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Perhaps unsurprisingly, organizations that were classed as AI high performers (i.e., those that derived at least 20% of their earnings before interest and taxes from AI) were more likely to reskill more than 30% of their workforces over the next three years. McKinsey noted these high performers were the exception.”Less than a third of respondents continue to say that their organizations have adopted AI in more than one business function, suggesting that AI use remains limited in scope,” wrote authors Michael Chui, Lareina Yee, Bryce Hall, Alex Singla and Alexander Sukharevsky. “One way to interpret this is that ‘the rich are getting richer’ when it comes to extracting value from AI,” said Chui in the report.
McKinsey also found that AI has increased the amount of work that could be automated: 60% to 70%, up from 50%. That doesn’t mean entire individual roles can or will be removed, they noted. This is in contrast to the relatively small number of organizations that expect AI to replace people: just 8% of respondents say the size of their workforces will decrease by more than 2%.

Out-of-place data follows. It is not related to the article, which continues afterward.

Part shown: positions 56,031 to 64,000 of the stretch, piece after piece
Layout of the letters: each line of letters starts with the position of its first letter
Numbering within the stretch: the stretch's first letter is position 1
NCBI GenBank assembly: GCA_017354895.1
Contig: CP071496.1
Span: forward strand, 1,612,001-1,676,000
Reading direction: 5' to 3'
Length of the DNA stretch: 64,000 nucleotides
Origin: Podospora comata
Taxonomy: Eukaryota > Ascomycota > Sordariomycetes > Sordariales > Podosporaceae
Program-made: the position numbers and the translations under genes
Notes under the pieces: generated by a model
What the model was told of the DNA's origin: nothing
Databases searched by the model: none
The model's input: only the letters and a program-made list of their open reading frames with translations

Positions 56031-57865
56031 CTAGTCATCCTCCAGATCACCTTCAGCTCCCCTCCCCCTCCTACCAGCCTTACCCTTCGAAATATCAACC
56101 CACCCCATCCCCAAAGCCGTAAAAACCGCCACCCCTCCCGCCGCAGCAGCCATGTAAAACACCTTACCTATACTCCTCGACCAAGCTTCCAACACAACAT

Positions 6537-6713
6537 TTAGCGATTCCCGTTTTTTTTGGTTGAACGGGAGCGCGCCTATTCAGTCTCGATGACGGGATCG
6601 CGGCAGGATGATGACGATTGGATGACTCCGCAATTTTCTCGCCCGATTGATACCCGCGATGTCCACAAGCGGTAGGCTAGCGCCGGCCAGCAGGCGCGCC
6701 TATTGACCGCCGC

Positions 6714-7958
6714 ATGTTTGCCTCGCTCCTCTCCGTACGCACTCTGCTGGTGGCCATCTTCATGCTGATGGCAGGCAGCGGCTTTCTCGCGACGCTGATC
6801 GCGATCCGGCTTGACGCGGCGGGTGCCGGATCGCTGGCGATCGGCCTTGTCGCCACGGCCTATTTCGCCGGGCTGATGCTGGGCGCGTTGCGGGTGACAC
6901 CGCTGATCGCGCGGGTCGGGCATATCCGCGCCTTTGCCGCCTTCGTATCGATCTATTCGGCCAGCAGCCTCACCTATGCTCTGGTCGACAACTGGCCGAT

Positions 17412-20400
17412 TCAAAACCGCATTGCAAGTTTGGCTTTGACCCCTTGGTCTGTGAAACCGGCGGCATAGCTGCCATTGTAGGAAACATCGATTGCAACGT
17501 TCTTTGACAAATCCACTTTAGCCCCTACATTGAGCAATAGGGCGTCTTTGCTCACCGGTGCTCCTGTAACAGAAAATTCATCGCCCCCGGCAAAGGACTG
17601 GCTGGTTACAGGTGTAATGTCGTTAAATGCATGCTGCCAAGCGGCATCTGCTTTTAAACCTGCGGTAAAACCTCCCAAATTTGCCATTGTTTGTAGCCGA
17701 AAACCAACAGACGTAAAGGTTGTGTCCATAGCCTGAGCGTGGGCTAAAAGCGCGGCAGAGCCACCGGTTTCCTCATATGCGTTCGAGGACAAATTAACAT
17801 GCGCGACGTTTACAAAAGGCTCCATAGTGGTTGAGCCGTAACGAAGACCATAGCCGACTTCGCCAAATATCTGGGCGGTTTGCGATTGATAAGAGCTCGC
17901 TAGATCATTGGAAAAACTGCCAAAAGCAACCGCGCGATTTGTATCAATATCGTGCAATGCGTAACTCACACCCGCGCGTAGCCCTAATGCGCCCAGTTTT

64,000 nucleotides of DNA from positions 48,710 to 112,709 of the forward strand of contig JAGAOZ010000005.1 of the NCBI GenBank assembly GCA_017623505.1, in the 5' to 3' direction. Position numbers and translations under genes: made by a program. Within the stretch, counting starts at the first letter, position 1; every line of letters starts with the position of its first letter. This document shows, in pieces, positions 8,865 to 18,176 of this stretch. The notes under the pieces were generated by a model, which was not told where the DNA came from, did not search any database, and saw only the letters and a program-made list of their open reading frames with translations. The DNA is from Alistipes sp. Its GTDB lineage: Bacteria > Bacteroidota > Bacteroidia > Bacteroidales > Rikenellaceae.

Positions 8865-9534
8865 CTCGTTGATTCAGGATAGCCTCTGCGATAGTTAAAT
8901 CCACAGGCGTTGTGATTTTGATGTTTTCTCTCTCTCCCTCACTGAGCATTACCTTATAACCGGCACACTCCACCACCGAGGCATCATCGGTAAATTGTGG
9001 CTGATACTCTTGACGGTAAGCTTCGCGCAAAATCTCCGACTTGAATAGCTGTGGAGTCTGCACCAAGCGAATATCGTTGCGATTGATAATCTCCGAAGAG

What is reskilling vs upskilling?
Reskilling is the practice of training a worker on tasks outside their existing skill set or job description. The new skills are often related to the worker’s job title, but may be completely different. Workers may also reskill themselves if they want to change career paths.
Upskilling usually keeps the training within the scope of the employee’s current role. Upskilling may be part of promotion to a more senior role in the same career path, while reskilling may involve a different career path entirely.
“To adapt in the years ahead to the rapidly accelerating pace of technological change, companies will have to develop ways to learn – in a systematic, rigorous, experimental, and long-term way – from the many reskilling investments that are being made today,” the Digital Reskilling Lab and BCG Henderson Institute team wrote.